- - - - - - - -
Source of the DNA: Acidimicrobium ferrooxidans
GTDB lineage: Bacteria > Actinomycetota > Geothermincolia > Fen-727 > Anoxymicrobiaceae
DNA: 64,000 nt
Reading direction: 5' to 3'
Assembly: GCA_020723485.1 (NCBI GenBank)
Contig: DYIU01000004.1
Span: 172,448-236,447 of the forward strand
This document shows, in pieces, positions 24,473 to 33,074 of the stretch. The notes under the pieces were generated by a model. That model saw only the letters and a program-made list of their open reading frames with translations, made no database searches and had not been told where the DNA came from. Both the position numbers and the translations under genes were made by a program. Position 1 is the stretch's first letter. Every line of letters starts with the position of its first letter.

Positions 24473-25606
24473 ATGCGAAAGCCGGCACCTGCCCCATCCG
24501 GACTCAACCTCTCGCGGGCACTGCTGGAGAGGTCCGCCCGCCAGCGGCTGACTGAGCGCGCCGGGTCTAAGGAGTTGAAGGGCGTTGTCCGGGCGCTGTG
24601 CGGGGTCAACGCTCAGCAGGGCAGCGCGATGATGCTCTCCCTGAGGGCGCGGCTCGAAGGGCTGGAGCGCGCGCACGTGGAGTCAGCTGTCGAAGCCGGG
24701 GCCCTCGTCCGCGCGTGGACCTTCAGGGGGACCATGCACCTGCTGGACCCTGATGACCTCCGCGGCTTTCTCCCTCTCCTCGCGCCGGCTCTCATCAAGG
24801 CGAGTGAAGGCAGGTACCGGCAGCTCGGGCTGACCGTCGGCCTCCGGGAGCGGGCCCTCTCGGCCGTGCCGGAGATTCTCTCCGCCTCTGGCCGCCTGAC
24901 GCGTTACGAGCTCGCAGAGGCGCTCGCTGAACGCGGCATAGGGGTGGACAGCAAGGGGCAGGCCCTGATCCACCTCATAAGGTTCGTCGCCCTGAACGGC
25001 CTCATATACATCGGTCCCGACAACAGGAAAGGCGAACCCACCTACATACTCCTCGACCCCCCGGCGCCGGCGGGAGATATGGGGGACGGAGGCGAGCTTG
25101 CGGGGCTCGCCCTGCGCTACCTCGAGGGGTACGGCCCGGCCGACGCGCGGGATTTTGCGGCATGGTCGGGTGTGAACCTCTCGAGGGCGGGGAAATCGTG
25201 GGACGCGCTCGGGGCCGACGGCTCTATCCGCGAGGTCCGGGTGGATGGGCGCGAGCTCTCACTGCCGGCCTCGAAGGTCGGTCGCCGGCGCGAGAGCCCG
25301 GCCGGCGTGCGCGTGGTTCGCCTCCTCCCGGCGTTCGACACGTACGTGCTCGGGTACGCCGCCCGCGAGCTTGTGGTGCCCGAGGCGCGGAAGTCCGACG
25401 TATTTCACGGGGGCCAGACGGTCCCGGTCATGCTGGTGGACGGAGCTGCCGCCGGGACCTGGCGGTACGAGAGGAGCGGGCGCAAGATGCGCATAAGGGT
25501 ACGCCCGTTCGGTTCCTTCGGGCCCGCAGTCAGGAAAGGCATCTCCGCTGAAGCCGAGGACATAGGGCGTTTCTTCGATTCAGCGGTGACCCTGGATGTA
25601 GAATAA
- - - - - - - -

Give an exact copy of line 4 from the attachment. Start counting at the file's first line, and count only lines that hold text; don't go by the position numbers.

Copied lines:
Reading direction: 5' to 3'